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Mets Enjoying Late Bloomer Approach

After dropping their first 5 to open the season, the New York Mets have won 10 of their last 13 by feasting on opponents’ relievers.

Do you remember that Mets game when they fell behind and the opposing starting pitcher held them lifeless for the first half of the game, only to have them come back against the bullpen? If that sounds like most of their 10 wins to you, you’re not wrong.

When the Mets dropped the opening game of a double-header against the Tigers on April 4th, it not only dropped them to 0-5 on the season, it also drove home the notion that the entire offense was slumping. At that point, the only other things being driven were disappointed fans.  Those first 5 games featured a shutout and two 1-run games, one of which being a 1-hitter. Beginning late in the second game of that double-header, things changed…slightly. As with the other games to that point in the season, the Mets bats were dormant for most of their 6th game, until Pete Alonso’s game-tying home run against Tigers reliver Alex Faedo seemed to wake them up a little. The Polar Bear’s blast was followed by a walk, a sacrifice bunt, and a game-winning single.

The next night, the Mets were held scoreless through the first 4 in Cincinnati before breaking through against Reds starter Hunter Greene for one run in the 6th. The Mets brought in their next runs, one run each in the 7th and 8th innings, against relievers Fernando Cruz and Emilio Pagan, respectively. Their next win was a 3-1 victory over the Reds in which they scored all 3 runs against the Reds starter, Andrew Abbott. It was the Mets 9th game of the season, and the first time the opposing starting pitcher took the loss. It was also the first time the Mets starting pitched got the win.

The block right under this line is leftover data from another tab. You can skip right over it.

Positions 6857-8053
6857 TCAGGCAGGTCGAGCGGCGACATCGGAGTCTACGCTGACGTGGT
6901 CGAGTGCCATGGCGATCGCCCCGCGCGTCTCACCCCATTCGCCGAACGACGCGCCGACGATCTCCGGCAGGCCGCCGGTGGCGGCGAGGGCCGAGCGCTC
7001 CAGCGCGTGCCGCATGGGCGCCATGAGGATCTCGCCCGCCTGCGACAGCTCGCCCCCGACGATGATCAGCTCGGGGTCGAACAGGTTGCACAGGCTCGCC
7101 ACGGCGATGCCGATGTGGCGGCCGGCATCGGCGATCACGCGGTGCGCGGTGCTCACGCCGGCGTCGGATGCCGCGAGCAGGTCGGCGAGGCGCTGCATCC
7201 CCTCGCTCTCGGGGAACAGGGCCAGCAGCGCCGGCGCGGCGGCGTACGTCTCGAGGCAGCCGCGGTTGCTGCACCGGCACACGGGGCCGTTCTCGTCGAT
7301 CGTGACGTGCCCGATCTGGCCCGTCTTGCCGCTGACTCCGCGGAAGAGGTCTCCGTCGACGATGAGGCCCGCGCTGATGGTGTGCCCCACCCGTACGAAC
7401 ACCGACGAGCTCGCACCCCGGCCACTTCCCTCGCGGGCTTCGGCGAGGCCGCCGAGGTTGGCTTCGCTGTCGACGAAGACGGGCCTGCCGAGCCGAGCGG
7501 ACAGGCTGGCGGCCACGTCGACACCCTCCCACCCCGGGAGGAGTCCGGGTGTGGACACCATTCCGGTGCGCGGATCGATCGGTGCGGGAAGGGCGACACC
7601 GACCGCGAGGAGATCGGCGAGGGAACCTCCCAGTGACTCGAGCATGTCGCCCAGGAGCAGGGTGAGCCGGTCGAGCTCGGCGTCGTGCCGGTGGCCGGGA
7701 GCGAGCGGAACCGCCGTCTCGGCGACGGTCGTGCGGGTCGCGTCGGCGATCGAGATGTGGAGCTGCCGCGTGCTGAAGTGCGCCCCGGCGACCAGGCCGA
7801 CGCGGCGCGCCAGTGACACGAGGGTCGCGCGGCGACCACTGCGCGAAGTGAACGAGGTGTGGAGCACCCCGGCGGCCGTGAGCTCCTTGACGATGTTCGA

In the first game in Atlanta, the Mets fell behind 4-0 after 3 innings until they erupted for 4 runs against Braves starter Charlie Morton. After falling behind again, however, they broke out for another 4 runs against relievers AJ Minter and Pierce Johnson. The final game of that series was something of an anomaly, as the Mets poured in 16 runs, scoring off the Braves starter (Allan Winans), 2 relievers (Dylan Lee and Tyler Matzek), and an infielder (former Mets player, Luis Guillorme) who took one for the team. At that point, it was safe to wonder if the Mets bats had finally caught up to the rest of the team.

The subsequent homestand didn’t do much to support that idea, even though the Mets went 5-1 against the Kansas City Royals and Pittsburgh Pirates. The opening game against the Royals was probably the Mets most solid game so far in 2024. Even though they fell behind in the 2nd innings, they tied it in the 3rd, took the lead in the 4th, and remained in control for the second half of the game. After losing the second game of the series, the Mets faced off against Royals starter Cole Ragans in the third game. Ragans has been living up to high expectations in his first few starts and Sunday’s appearance only kept that going. Ragans pitched 6 innings of shutout ball on Sunday, and was matched by Mets starter, Jose Butto. It wasn’t until the bottom of the 8th, with the Mets facing Chris Stratton, the Royals second reliever of the day, that they mounted a rally to take a 2-0 lead in an eventual 2-1 win. That rally was built on the smallest of small ball, as it took 3 walks, a sacrifice bunt, and a swinging bunt to get the Mets their first run, and then a fourth walk to bring home the second.

In all 3 games against the Pirates, the Mets had to come from behind to win. In the first two games, they scored their winning runs against Pirates relievers. In the third game, Pirates starter, Bailey Falter, took the loss, giving up 2 runs in 5 innings. However, it was the bullpen’s ineffectiveness that allowed the Mets to put the game away in an eventual 9-1 victory.

In the modern approach to baseball, with starting pitchers rarely going 6 innings, often going just 4 or 5, a team’s success hinges on their bullpen more than ever before. The Mets bullpen has been remarkably solid all season, even in their first 5 losses. In the meantime, their offense, which has not been especially powerful yet, has been able to make things happen once the opposing starter has hit the showers. This may not be the way most teams would draw it up, for the Mets though, it seems to be working.

Shai Kushner
Shai Kushnerhttps://mlbreport.com/
Shai Kushner, is a seasoned sports journalist and versatile professional deeply embedded in the world of baseball. Since 2014, Shai has been a trusted voice covering the New York Mets for BaseballDigest.com and GothamBaseball.com. Before his journalism career, he served as a video engineer for the Mets Baseball Operations department.


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